Let’s look at some of the differences between Jenkins freestyle and pipeline jobs.
You configure a freestyle job in Jenkins using the GUI by adding steps to the build. Freestyle jobs give you a lot of flexibility. But, you will struggle to configure complex continuous delivery scenarios.
Pipeline jobs allow you to create a set of instructions using code. You can also easily visualize different stages in one place. Most importantly, you can keep all the code stored in a code repository. This will, in turn, allow you to version, audit, and keep track of changes.
Pipeline jobs are created using a Jenkinsfile. And Jenkinsfiles uses Apache Groovy as the scripting language.
A Jenkinsfile can use either of the following two syntaxes:
- Declarative Pipelines – The declarative pipeline requires the Blue Ocean plugin. This plugin provides a graphical pipeline editor.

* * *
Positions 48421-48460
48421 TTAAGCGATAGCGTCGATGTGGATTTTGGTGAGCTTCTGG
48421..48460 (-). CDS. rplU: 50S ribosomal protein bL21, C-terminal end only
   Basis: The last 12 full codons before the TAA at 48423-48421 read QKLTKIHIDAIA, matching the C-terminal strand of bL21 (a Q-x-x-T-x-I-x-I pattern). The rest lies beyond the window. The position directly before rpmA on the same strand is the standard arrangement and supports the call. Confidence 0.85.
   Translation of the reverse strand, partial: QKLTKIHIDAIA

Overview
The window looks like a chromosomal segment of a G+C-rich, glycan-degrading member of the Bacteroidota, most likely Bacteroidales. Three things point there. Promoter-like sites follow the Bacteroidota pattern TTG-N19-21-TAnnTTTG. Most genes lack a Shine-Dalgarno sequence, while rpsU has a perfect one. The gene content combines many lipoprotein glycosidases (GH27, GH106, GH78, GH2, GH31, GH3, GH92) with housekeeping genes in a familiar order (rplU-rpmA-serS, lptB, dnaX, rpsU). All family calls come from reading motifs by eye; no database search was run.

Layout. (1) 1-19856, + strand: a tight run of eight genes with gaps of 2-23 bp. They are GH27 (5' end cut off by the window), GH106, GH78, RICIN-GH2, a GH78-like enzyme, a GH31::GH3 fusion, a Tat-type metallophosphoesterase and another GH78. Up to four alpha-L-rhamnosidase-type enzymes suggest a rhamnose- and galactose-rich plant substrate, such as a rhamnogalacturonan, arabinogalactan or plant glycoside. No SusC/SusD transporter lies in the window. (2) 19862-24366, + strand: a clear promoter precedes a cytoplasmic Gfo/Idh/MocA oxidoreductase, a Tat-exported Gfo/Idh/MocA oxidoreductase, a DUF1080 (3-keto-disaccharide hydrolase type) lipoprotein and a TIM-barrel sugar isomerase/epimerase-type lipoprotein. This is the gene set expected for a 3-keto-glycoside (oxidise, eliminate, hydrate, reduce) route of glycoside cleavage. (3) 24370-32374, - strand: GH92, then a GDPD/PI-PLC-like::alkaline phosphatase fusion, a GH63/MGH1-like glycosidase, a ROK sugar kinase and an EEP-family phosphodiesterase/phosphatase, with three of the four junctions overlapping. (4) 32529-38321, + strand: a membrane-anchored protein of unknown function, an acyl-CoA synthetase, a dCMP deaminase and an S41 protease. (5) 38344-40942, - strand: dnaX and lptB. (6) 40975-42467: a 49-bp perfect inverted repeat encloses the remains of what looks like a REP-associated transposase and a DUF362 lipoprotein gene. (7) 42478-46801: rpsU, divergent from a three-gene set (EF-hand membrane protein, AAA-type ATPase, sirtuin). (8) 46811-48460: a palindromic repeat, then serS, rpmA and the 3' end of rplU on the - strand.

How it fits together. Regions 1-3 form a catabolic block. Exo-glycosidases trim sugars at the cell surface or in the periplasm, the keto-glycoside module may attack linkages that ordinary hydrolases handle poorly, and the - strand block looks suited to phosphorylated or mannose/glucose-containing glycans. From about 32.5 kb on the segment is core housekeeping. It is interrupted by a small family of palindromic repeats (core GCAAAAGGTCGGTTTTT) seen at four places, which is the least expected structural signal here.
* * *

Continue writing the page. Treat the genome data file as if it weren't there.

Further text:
- Scripted Pipelines – The scripted pipeline allows you to use the Jenkinsfile. But here you can use standard Jenkins.
Also, a Jenkins pipeline consists of many components.
- Steps are single tasks that tell Jenkins what to do.
- Stages groupings of steps like build, test and deploy.
For example, we can have a stage called “test”. And the “test” can, in turn, run many steps to test our code, the deployments, and more.
Wrapping up Jenkins freestyle vs pipeline jobs
As you can see, you set up freestyle jobs in Jenkins with the GUI. But, you use pipeline jobs to code more complex jobs using Jenkisfiles.
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